These reforms reflect the Obama administration's ongoing commitment to promote policies that embrace talented students from other countries, who come to study in our finest colleges and universities and enrich the nation by allowing highly skilled foreign graduates to extend their post-graduate training in the United States and work in their field of study upon graduation.

A full list of expanded STEM degrees is available here .

Earlier this year, DHS announced several measures they will implement to streamline existing pathways for immigrant entrepreneurs to enter and create businesses in the U.S., retain more foreign-born science and technology graduates from U.S. universities, facilitate immigration by top researchers, and help U.S. startups and other companies compete for global talent.

For more information, visit http://studyinthestates.dhs.gov/ .

  • 5/1/2012: Secretary of Homeland Security Janet Napolitano has re-designated Somalia for Temporary Protected Status (TPS) and has extended the existing TPS designation for Somalia from Sept. 18, 2012 through March 17, 2014, allowing eligible nationals of Somalia to register or re-register for TPS in accordance with the Federal Register notice.

Somali nationals with TPS who are seeking to re-register for TPS must file their application packages during the 60-day re-registration period that runs from May 1, 2012, through July 2, 2012. Somalis (or persons without nationality who last habitually resided in Somalia) in the United States who do not currently have TPS may apply under the re-designation during the six-month period that runs from May 1, 2012 through Oct. 29, 2012. U.S. Citizenship and Immigration Services (USCIS) encourages eligible individuals to register as soon as possible.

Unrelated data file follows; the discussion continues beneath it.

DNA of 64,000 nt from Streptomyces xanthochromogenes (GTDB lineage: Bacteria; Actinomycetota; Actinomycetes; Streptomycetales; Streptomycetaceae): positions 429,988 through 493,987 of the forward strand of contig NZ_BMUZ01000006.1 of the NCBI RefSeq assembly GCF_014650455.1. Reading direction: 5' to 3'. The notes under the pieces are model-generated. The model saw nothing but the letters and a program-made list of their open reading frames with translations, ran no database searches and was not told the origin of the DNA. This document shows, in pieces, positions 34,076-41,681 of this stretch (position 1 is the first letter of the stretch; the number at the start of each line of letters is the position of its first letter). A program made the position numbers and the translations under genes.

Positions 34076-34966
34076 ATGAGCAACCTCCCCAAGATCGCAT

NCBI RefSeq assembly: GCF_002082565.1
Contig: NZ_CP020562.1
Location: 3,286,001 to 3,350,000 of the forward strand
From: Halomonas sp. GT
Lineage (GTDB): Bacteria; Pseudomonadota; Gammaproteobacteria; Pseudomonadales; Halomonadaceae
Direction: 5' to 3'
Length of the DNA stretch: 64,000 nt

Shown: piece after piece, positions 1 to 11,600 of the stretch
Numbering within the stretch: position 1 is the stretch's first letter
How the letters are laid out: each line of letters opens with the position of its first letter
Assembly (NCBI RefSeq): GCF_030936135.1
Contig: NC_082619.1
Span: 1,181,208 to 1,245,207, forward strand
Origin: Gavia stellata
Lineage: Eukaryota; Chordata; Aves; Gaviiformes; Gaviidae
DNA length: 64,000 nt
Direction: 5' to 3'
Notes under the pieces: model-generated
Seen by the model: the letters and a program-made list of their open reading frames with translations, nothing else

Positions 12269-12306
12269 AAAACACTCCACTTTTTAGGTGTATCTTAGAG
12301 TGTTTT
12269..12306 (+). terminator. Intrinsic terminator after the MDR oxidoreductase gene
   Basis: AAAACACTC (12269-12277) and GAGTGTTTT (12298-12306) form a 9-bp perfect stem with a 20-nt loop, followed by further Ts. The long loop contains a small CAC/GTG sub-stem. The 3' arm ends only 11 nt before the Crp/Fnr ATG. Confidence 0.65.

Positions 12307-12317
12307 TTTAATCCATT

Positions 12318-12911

For the complete announcement please see DHS Announces Re-designation and 18-Month E xtension of Designation of Somalia for Temporary Protected Status on the usics.gov website.

 

Due to the violent upheaval and deteriorating situation in the Syrian Arab Republic (Syria), U.S. Citizenship and Immigration Services (USCIS) announced today that eligible Syrian nationals (and persons without nationality who last habitually resided in Syria) in the United States may apply for Temporary Protected Status (TPS). Details and procedures for applying for TPS are provided in the Federal Register notice published today and are available at www.uscis.gov/tps

Read the entire Temporary Protected Status Designated for the Syrian Arab Republic Update on the www.uscis.go v website

 

  • 1/11/2012: Secretary of Homeland Security Janet Napolitano has extended Temporary Protected Status (TPS) for eligible nationals of El Salvador for an additional 18 months, beginning March 10, 2012, and ending Sept. 9, 2013.

     For more information - Temporary Protected Status Extended for Salvadorans

  • 1/4/2012: Office of Refugee Resettlement (ACF: Warning of telephone grant scam targeting refugees from Bhutan

The Office of Refugee Resettlement (ORR) has been alerted to a new telephone scam apparently targeting Bhutanese refugees.  A man identifying himself as a representative of the “Federal Grants Department” calls from a Washington, DC-based telephone number, (202) 436-9601, informing recently resettled refugees that they are eligible to receive $10,000 because they are refugees from Bhutan.  To claim the money, they are instructed to produce a money order for $650, and call the telephone number for further instructions on where to send the money.   

Be advised that this is NOT a legitimate solicitation .

At least one refugee has been coerced into making multiple payments as “processing fees”, totaling more than $5,000. 

So far, reports are localized in Texas, but ORR advises everyone to be aware of this scam and avoid giving any personal information or payments to unknown callers.

Please note that the federal government does not demand processing fees or security deposits from grant recipients.  If you are the target of a suspicious request, please contact your local police or resettlement agency for further assistance.